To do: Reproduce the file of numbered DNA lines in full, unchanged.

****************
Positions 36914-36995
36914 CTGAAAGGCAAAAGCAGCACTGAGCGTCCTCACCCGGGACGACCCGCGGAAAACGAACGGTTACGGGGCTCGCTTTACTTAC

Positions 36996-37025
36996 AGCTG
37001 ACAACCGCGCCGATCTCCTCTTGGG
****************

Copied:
Positions 36914-36995
36914 CTGAAAGGCAAAAGCAGCACTGAGCGTCCTCACCCGGGACGACCCGCGGAAAACGAACGGTTACGGGGCTCGCTTTACTTAC

Positions 36996-37025
36996 AGCTG
37001 ACAACCGCGCCGATCTCCTCTTGGG